What are the Differences Between TOTO WASHLET+ Systems? Our Complete, 3 Step Guide to Selecting the Perfect Unit
If you’ve decided that you want to purchase a WASHLET+ System but are feeling overwhelmed by the plethora of options, you’re in the right place! This article is designed to serve as a step-by-step guide to choosing the perfect WASHLET+ System. Along the way, you’ll learn about the major differences between each one so you can feel confident that you’re making the ideal choice for your preferences and needs! (If you’re still figuring out what type of bidet will meet your needs best, we recommend starting with our soon-to-be-published article, Is a WASHLET+System Right for Me?)
What Comes with a TOTO WASHLET+ System?
When you buy a TOTO WASHLET+ system, you’re purchasing a top quality WASHLET (TOTO speak for “bidet seat”) along with a high-performing toilet that’s been specially designed to conceal the WASHLET’S cords and hoses. The result? A toilet and bidet with a silhouette that’s much sleeker than what you’d get by adding a bidet seat to your existing toilet.
STEP 1: Choosing a WASHLET
The first step in choosing a WASHLET+ system is deciding which bidet seat you want. The following bidet seats are included in TOTO’s WASHLET+ Systems:
- TOTO S550e WASHLET+
- TOTO S500e WASHLET+
- TOTO C5 WASHLET+ (NEW!)
- TOTO C2 WASHET+ (NEW!)
- TOTO S350e WASHLET+ (Recently Discontinued)
- TOTO S300e WASHLET+ (Recently Discontinued)
- TOTO C200 WASHLET+ (Recently Discontinued)
- TOTO C100 WASHLET+ (Recently Discontinued)
- TOTO WASHLET+ RW (paired with the wall-hung, RP Toilet only)
- TOTO WASHLET+ RX (paired with the wall-hung, RP Toilet only)
- TOTO WASHLET+ SW (paired with the wall-hung, SP Toilet only)
- TOTO WASHLET+ SX (paired with the wall-hung, SP Toilet only)
If you’re already familiar with TOTO’s products you might notice that the model numbers for many of these WASHLET+ bidet seats are the same as the model numbers for TOTO’s regular WASHLET line (e.g. S550e, S500e, C2, C5). However, this does not mean that they’re the same.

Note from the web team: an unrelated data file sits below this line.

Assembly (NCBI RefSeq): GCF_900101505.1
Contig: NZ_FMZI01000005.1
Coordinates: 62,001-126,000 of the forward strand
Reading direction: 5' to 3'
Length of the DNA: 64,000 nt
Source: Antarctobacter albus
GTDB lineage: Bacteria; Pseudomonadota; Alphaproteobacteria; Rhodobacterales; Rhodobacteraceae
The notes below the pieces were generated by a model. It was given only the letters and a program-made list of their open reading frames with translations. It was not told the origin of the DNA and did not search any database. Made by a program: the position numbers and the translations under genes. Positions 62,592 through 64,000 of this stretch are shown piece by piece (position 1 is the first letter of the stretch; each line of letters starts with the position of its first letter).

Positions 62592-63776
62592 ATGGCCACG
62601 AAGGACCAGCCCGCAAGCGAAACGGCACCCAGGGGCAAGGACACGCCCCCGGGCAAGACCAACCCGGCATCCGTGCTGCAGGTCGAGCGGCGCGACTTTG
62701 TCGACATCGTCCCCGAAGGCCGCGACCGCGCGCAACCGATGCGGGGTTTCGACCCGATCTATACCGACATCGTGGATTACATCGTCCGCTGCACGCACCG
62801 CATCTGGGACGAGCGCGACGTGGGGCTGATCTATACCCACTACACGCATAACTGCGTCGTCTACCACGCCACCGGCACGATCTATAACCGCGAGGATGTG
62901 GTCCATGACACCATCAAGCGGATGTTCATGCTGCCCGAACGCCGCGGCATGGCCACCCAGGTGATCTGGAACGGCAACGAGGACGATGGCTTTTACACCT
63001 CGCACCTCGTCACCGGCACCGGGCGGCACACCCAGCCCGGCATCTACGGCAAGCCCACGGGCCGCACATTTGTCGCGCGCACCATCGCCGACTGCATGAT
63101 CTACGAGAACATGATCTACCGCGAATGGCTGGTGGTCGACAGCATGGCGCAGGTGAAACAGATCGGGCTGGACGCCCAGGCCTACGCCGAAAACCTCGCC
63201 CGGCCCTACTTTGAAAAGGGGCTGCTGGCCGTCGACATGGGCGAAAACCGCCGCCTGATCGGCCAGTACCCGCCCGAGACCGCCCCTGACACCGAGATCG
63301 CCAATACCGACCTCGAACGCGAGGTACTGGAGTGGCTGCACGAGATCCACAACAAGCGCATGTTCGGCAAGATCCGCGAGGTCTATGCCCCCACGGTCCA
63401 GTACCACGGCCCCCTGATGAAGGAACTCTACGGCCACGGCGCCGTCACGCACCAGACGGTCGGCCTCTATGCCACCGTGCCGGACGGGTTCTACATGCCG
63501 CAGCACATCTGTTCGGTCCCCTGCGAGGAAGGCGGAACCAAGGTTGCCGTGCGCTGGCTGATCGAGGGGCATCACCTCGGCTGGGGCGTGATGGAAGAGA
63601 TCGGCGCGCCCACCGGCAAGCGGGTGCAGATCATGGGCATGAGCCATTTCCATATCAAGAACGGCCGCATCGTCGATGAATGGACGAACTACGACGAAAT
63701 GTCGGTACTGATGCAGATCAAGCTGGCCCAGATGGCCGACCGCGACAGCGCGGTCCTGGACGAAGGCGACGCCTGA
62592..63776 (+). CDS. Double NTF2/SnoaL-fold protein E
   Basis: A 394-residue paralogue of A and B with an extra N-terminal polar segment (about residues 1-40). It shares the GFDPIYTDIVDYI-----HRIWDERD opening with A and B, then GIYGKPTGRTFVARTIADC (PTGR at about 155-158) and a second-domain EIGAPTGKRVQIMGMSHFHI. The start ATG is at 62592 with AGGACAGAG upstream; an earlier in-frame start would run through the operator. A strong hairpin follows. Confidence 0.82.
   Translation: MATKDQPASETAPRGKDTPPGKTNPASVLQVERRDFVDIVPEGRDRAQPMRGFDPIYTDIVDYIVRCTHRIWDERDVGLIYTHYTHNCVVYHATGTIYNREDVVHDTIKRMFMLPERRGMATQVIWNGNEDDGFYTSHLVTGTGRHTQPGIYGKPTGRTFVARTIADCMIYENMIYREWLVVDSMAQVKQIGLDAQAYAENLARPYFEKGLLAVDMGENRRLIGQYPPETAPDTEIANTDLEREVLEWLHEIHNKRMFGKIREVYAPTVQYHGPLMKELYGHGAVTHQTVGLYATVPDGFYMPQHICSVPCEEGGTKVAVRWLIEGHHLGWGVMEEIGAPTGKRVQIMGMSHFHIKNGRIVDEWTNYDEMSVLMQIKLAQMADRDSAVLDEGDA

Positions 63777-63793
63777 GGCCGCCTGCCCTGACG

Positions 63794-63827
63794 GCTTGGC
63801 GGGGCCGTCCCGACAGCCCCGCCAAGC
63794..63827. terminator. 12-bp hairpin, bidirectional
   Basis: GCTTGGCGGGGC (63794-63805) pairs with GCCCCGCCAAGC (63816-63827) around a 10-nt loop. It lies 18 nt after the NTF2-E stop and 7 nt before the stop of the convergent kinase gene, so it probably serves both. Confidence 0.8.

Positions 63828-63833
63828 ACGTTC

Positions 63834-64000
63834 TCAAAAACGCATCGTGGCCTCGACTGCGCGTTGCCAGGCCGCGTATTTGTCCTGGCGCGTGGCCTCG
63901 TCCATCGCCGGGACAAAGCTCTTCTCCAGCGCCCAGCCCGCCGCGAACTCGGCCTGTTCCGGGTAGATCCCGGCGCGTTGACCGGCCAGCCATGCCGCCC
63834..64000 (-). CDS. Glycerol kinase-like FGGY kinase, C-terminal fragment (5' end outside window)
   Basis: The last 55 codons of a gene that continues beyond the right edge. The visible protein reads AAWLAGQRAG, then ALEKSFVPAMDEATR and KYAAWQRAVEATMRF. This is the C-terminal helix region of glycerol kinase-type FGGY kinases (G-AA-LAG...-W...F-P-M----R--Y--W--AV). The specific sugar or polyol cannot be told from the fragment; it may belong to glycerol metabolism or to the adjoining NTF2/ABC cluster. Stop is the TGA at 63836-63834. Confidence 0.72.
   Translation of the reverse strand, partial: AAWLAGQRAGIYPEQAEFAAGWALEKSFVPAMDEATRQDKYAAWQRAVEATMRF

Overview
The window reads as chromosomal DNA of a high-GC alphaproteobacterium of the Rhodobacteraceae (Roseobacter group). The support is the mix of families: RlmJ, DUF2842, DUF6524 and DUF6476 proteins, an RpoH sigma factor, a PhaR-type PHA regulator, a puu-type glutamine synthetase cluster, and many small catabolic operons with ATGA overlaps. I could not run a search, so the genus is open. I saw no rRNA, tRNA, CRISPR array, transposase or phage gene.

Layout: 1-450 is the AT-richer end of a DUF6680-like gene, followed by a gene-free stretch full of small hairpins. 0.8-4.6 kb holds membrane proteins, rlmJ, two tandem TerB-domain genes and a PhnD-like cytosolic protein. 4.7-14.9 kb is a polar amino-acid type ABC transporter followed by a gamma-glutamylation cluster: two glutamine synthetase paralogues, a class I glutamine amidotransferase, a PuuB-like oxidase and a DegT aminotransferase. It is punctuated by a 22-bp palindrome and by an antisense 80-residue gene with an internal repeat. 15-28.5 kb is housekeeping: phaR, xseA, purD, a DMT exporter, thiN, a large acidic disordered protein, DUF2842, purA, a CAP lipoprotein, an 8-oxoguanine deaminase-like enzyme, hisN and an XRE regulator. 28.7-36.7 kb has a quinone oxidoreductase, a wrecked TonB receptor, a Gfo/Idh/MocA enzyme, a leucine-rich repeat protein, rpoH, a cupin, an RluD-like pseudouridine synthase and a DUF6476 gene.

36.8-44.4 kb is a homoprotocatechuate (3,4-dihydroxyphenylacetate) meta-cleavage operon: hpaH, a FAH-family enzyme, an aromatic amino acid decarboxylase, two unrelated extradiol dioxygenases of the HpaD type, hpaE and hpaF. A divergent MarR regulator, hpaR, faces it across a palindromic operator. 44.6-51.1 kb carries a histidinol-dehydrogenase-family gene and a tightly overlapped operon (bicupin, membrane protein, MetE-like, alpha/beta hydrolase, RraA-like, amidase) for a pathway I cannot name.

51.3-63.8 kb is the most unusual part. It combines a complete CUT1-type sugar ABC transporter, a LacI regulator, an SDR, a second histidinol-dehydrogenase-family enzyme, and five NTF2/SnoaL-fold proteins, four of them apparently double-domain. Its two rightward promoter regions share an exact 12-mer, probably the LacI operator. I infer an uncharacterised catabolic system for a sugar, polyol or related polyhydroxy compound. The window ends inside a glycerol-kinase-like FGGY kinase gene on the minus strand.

A WASHLET+ and WASHLET with matching model number are the same in terms of features but not in how they’re configured. In other words, an S550e WASHLET+ seat has identical features to the S550e WASHLET seat, but the placement of the S550e WASHLET+’s cords and hoses only allows it to be installed on a compatible WASHLET+ toilet. In comparison, an S550e WASHLET can be installed on most toilets, including most WASHLET+ toilets, but its cords and hoses will always remain visible.
The tables below provide a side-by-side comparison of the different features on each WASHLET+ bidet seat. For a more detailed explanation of these features and what they do, check out our Glossary of Common Bidet Seat Terms.
STEP 2: Understanding Your WASHLET+ Toilet Options
Once you know which bidet seat is likely to meet your needs best, you can start narrowing down your toilet options. WASHLET+ toilets are divided into “families”, with names like “Aimes”, “Legato”, “Drake”, or “UltraMax II”. TOTO currently offers over seventeen different WASHLET+ toilet families.
Toilets within each family share the same silhouette, mounting style and flush mechanism but may feature varying flush volumes, rough-ins, seated heights, and ADA compliance ratings. Most notably, each toilet family is only compatible with select WASHLET+ bidet seats. For example, if you want an S550e bidet seat, you will be limited to the toilet families that are paired with the S550e. In general, each toilet family with be compatible with one of the following bidet seat groupings:
The one exception to this rule is the MH WASHLET+ wall hung toilet, which is only compatible with the C200 WASHLET+ bidet seat (now discontinued).
- S550e & S500e
- C2 & C5 (NEW!)
- RX & RW
- SX & SW
Look & Feel
Below are snapshots of the WASHLET+ toilet families so you can start getting a feel for what each would look like in your bathroom.
Now that we’ve explained how TOTO groups bidet seats with toilet families, it’s time to move on to STEP 3 of this article, where we’ll help you select a specific toilet.